Ms Cartwright argues that the company's wealthy customer base is less prone to belt-tightening than in other market demographics, providing it with some protection from the worst effects of the credit crunch. "It would be difficult to say we won't be affected, but we are more insulated than other brands because of the customers we have," she said, pointing to the company's continued growth in the US, where the most expensive lines are showing the strongest growth.

Maureen Hinton, a leading retail analyst at Verdict, said: "It's not all doom and gloom. Burberry delivered sales growth of 26 per cent and the like-for-like growth isn't bad when you consider clothing and footwear retailing has had such a tough time over the past six months. Burberry still has a great growth opportunity in the US, China and other emerging markets."

Burberry has made significant progress in turning itself into a global luxury brand. It has also widened its product set outside the apparel market and is now famous for expensive handbags – such as the $3,000 (£1,525) Knight bag favoured by Cameron Diaz.

The move away from its traditional designs and into new products started in the 1990s under the leadership of Rosemary Bravo, and current chief executive Angela Ahrendts has picked up the baton and forged ahead with the transformation of the company. It has targeted expansion in the US and emerging markets such as China where Burberry designs have cache as being the "Best of British". It has also innovated in terms of using its famous camel, red and black check motif on its products to push into the very high-end consumer market.

Ms Cartwright said Burberry intended to focus on expensive shoes in 2008. "The luxury consumer is now attracted to Burberry and if we continue to evolve and develop all our products, it will stand us in good stead for 2008," she said. The company is trialling a smaller store format in the US called "Icon" which sells a larger proportion of accessories, such as bags and shoes, compared to its existing retail model. Although she would not confirm whether Burberry will aggressively expand the format, she said: "We're definitely onto something there."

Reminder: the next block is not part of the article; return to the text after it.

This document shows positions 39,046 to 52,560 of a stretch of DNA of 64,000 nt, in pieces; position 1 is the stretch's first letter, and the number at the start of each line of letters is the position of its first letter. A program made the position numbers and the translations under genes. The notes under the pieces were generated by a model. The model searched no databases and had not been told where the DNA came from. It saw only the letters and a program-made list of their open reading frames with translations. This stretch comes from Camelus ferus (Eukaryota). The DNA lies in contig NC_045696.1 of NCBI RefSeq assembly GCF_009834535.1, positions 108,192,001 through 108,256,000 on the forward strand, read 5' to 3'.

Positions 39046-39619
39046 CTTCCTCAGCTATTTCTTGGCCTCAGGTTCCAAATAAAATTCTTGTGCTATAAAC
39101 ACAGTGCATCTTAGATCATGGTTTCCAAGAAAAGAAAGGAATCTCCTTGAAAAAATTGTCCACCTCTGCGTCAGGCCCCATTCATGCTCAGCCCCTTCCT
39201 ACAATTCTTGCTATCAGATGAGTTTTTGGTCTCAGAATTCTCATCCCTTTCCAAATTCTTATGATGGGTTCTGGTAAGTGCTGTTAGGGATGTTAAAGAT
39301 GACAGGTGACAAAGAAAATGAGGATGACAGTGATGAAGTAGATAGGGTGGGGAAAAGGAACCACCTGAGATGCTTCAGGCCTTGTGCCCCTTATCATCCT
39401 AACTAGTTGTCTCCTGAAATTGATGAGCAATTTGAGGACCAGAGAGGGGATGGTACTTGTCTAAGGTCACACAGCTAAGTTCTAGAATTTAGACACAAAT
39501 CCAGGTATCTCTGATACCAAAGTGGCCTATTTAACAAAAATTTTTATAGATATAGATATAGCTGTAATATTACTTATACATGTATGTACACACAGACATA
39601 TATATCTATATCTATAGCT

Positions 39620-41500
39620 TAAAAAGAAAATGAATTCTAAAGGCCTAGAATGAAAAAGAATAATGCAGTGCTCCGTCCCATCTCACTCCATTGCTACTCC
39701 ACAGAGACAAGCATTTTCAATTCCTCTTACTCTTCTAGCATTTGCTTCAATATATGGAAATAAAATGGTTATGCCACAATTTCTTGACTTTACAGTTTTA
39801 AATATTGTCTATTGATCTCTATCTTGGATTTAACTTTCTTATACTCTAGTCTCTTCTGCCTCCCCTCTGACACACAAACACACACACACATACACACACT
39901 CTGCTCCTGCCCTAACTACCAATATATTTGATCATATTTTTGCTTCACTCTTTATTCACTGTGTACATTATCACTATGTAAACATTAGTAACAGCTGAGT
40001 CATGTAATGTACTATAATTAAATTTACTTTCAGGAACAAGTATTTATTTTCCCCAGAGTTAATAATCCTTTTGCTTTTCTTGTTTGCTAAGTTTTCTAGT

A brand that appeals to all tastes

The Burberry brand may have substantial cache overseas as a "Best of British" luxury design but the company is still often associated in the UK with "chav" culture. A quick visit to the campsite at V Festival in Essex proves the point, where inebriated youths wearing faux-Burberry baseball caps skip through a sea of tents, gazebos all sporting the famous camel, red and black design.

Yet the "chav" effect has forced Burberry to find more stylish ways to incorporate its iconic design into its luxury products that appeal to big spenders. Chris Cleaver, managing director of consultancy Brandsmiths, said: "The trick was to make the 'Burberryness' of the item less obvious. Its products have become known for a stylishness that is much more subtle." Despite its transformation, Burberry's products are "still quite classic and English in cut, style and design," according to Mr Cleaver.

Yet Burberry's transformation into a global fashion brand to rival Gucci and Prada has been slow. Founded in 1856, the company came to prominence by equipping polar explorers like Ernest Shackleton before the War Office commissioned it to equip soldiers with its waterproof trench coats during World War One. It developed its famous check in the 1920s.

"It was more about practicality than style," according to brand expert Jonathan Gabay. However by the 1970s, the style's association with the upper classes meant that it "felt a bit stuffy – it was as rigid as its checks" according to Mr Gabay and it wasn't until the 1990s that the company pushed the design as a luxury brand that became popular with celebrities, hip-hop artists and "chavs".

Mr Gabay said that Burberry's more subtle designs are now "cool among the right sort of people" but the company still needs to work toward striking a balance between selling ultra-expensive luxury items and more mass-appeal products.